As I write this, the final table of the One Drop $111,111 buy-in tournament is underway at the WSOP.
Bertrand “Elky” Grospellier is the chip leader with nine players left.
Phil Hellmuth busted yesterday in 10th place.
There might be a reason for that, and it all boils down to a hand the two played together on day two.
Check out this clip from Doug Polk where Elky talks about the hand.
Now, I’ll start off by saying that Phil is well known for being the type of player who’s willing to make big laydowns. That being said, if you’re planning to make a living getting players to fold trips on the turn, particularly on non-straight, non-flush type boards, you’re going to have a really tough time with this game.
Phil raises from the cutoff with what turns out to be Q9 and Elky defends the big blind with the JT, which is a perfectly reasonable hand to defend in that spot. The flop comes KQQ, Elky checks, and Phil bets 100k, a one-third pot sized bet, a perfectly reasonable sizing for this stage despite what Elky says about it being too small. Elky raises to 285k with his open-ender which I think is fine. Phil now immediately clicks it back for a min-raise to 470k.
Now Elky should have reason to be concerned, although I think Phil could do this in position with a lot of hands, maybe to try to get a free card on the turn or build a pot in case he improves when he’s holding a hand like 88 or 77 or JT himself. In fact though, Elky claims he makes a great read and that he puts Phil on exactly a queen. Hmmm. Maybe he should fold here?
Elky calls and the turn is a 3. Elky checks, Phil bets 470k, again a bit on the small side. If Elky calls here there’ll be about 2.2 million in the pot and Phil will have 2.65 million left in his stack, so I think I would have liked to see Phil bet a little more, something like 650k which would leave him with less than a pot sized bet and make his river decision easier. As is, if Elky calls Phil will have about 1.2 times the pot and his river decision is a little awkward if he’s looking to double up.
It’s irrelevant though, because Elky – for some reason – decides to check-raise again and make it 1.2 million. It doesn’t work obviously because Hellmuth has trip queens on a super dry board and he snap moves all-in and doubles up.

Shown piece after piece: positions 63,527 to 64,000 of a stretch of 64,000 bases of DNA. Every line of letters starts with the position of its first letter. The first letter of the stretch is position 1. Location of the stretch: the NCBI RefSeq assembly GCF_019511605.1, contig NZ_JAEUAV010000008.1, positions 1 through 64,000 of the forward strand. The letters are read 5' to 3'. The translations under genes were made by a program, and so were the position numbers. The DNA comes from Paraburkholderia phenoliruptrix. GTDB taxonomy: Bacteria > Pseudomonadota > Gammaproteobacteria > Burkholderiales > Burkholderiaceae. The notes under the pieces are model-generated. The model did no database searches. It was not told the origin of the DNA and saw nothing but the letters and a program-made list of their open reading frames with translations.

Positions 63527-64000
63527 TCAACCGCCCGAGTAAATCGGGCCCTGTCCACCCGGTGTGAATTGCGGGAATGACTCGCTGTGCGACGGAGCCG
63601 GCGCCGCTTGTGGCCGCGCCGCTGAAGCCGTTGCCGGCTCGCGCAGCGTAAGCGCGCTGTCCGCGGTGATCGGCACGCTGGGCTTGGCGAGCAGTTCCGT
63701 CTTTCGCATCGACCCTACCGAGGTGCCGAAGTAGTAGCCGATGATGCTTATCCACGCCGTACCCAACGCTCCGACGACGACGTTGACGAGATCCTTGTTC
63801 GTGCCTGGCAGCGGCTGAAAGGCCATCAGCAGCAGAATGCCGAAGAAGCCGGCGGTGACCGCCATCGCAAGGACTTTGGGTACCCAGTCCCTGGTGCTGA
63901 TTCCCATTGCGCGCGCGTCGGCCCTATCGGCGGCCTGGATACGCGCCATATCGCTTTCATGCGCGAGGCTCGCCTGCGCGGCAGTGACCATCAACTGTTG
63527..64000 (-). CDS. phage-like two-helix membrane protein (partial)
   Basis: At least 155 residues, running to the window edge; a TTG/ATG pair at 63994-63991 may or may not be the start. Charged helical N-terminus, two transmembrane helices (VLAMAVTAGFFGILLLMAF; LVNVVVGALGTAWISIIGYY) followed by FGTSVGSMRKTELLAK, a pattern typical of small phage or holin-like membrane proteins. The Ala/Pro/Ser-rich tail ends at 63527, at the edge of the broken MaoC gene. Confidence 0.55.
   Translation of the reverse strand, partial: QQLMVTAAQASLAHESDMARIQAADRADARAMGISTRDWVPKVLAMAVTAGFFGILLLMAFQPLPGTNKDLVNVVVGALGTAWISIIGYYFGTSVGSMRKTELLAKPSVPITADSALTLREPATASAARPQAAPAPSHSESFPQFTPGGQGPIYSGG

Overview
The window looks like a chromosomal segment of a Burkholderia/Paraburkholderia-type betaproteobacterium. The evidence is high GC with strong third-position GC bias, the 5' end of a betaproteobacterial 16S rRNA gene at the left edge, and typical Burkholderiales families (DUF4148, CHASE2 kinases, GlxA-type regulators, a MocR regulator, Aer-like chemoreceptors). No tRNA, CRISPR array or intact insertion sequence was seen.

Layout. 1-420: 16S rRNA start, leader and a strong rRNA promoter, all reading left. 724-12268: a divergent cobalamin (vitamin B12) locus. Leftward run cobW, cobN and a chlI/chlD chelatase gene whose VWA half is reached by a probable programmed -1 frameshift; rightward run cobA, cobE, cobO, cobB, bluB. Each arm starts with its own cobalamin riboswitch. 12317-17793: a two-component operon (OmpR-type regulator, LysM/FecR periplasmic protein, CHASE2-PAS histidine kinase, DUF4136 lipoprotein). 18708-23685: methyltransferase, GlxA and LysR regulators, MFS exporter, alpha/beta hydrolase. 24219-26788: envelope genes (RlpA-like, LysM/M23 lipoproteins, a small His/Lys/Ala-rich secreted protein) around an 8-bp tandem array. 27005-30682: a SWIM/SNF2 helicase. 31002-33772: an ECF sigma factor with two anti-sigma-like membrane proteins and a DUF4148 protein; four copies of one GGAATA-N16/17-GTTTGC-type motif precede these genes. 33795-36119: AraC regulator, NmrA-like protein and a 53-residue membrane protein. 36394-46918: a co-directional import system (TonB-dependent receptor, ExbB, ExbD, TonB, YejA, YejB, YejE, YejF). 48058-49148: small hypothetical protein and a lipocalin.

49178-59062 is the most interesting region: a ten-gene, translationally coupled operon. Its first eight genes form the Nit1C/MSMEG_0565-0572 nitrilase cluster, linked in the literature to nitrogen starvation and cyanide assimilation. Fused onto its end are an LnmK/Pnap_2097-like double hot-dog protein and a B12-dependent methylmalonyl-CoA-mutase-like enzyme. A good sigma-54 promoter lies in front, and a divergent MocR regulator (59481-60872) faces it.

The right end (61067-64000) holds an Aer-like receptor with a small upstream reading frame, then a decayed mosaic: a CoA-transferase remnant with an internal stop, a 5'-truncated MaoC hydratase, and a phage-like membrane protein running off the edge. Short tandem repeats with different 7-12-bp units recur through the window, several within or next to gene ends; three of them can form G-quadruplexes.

I quit poker.
In what can only be described as a brain meltdown, Phil Hellmuth folds and Elky wins the pot, though I must say, I hate his line and I hate his strategy in this hand.
I would maybe give Elky some credit for this semi-bluff if he said he put Phil on a hand like KJ or KT or 99 or 88, or even AK. It’s pretty reasonable for Elky to have a queen in his hand when he defends the big blind against Phil’s late position raise, and if Phil doesn’t have a queen himself, particularly if he doesn’t have blockers against common hands Elky would defend that do have a queen, Phil would have to give him credit and fold many of the hands that are currently winning such as all of his small pairs and ace highs. Elky also has enormous equity against those types of hands as he wins with any 9,T,J,K, or Ace, which makes it a good semi-bluff. Phil also could lay down some of his weak kings with this action.
Phil does have a queen though, and that makes it so much less likely that Elky has one. Even when he does have one, many of the queens that have Phil beat would have been reraised preflop by Elky, such as AQ, KQ, maybe QJ and maybe QT. So when Elky has a queen, he often has Q9 or worse, and when he does somehow come up with a better queen, well that’s just the way it breaks. Laying down this hand against a player like Elky who is perfectly capable of making aggressive and tricky plays is just terrible.
Of course, I think Phil might have realized it later that night.
***Update – Elky ended up finishing second in the tournament for $2.2 million, a very nice finish and score… Thanks in part to Phil’s laydown no doubt!